Berkhamsted School for Girls During World War I

An investigation into the lives of three girls from that time

by Louise Gent

Spanning two centuries The Chronicle of The Berkhamsted School for Girls is a fascinating record of social history documenting as it does the changing aspirations and expectations of girls and young women from the late 19th century onwards. For the years 1914 – 1918 it contains detailed accounts of the many activities undertaken by the girls and Old Girls to help with the “War Effort”.

Using the Chronicles as a guide it is possible to trace something of the lives of three girls whose destinies were to be shaped by the events of the First World War. In the Editorial of December 1914 Miss Beatrice Harris, the Headmistress at that time, wrote –

The War has this term dominated our thoughts and activities. It is right that we should realise, right that we should sympathise, right we should help; yet right too we should first and foremost do well all the daily work and duties allotted to us, and make our School able to take place “at the front” if needs be.

Further on in the account of the Meeting of the Old Girls’ Guild an “Old Girl” wrote

The many letters telling of the doings of those who could not attend the meeting showed that this activity ( the War Effort ) is great. The School is well represented by eager nurses and by those whose languages are helping them deal with the numerous refugees now in England.

It is through accounts such as these we can begin to trace the paths of the three concerned – Kathleen Ling, Dorothea Bolus and Lorna Hamilton. Two were nurses with the Voluntary Aid Detachment, one a schoolgirl. Two were to lose their lives in the conflict.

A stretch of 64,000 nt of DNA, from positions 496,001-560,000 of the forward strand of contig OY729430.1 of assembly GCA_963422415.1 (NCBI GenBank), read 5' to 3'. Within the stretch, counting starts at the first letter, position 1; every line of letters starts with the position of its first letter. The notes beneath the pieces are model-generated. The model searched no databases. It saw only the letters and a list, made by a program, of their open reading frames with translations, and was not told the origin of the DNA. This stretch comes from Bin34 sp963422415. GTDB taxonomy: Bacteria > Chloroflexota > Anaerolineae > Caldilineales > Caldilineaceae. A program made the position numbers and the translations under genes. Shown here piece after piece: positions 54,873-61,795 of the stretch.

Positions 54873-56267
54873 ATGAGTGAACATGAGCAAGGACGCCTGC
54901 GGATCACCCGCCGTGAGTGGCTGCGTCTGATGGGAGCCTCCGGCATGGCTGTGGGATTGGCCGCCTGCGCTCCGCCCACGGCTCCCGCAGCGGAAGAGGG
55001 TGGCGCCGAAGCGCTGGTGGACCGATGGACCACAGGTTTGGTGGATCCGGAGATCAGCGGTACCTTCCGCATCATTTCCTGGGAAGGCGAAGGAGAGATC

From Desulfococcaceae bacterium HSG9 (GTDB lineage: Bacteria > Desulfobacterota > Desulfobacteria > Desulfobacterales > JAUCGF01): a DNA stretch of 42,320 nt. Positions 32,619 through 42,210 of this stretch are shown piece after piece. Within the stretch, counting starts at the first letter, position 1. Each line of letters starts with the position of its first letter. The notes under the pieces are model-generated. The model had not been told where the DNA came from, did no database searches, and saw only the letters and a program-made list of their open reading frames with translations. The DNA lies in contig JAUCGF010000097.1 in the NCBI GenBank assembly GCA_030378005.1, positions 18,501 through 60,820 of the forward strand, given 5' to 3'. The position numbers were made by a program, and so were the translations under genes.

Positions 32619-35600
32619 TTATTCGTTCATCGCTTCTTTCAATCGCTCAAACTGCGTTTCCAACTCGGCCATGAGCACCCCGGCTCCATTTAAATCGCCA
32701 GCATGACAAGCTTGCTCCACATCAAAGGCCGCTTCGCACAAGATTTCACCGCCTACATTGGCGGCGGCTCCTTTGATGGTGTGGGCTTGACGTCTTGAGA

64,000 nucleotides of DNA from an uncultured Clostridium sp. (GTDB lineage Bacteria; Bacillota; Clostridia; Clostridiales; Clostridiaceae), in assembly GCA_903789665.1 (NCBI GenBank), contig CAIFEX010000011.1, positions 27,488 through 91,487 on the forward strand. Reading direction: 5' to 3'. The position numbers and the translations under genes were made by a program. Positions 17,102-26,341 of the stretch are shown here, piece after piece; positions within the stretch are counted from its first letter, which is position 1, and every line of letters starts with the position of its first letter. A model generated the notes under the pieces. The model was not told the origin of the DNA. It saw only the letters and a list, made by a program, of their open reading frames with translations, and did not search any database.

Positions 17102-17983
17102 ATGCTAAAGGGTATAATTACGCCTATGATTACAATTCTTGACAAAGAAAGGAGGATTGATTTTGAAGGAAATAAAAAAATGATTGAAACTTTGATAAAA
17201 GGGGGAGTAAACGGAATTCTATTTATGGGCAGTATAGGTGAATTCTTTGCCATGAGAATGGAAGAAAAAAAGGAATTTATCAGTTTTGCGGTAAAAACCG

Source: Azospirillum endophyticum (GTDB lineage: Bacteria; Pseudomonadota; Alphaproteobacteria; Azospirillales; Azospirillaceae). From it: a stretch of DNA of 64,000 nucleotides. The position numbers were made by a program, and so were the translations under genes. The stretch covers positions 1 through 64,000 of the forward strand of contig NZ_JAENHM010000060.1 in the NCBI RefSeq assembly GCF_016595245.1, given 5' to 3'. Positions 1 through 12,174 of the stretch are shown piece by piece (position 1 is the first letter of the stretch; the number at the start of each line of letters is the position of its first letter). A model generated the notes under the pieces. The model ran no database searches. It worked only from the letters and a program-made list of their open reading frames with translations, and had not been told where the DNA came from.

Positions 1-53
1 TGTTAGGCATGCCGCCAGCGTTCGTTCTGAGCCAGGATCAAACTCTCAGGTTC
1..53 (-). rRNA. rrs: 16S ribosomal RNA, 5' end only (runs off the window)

We begin with Kathleen Oliver Ling. She was born on 19th August 1891. The School Admission Book lists her address as “The Braes” Berkhamsted. She is first mentioned in the Chronicle of December 1900 for helping go plant an acacia tree named “Baden-Powell” in the grounds of the “Old School” on the High Street to celebrate Mafeking Day. Her name appears frequently on the Prize Lists and in Sports Teams. She left in 1908, but seems have maintained contact with the School through her involvement with the United Girls’ School Mission in Southwark, a charitable institution supported by Berkhamsted School for Girls for several decades. In December 1913 she is recorded as the contact name for those wishing to help make overalls for the children at the Mission Settlement.

Ashridge House today
In the early months of the War “News of Old Girls” from December 1914 has a letter from “A Member of The Voluntary Aid Detachment” at Ashridge House, part of which had been converted for use as a VAD Hospital. Perhaps Kathleen Ling was one of those VADs, she may even have been involved in the writing of this piece. Here are some excerpts –

… as quite a large number of Berkhamsted Old Girls are members of the Voluntary Aid Detachment, some account of their doings in the past few weeks might be of interest…

… our one aim and ambition has been to make ourselves efficient, in case of our ever being called upon for” active service …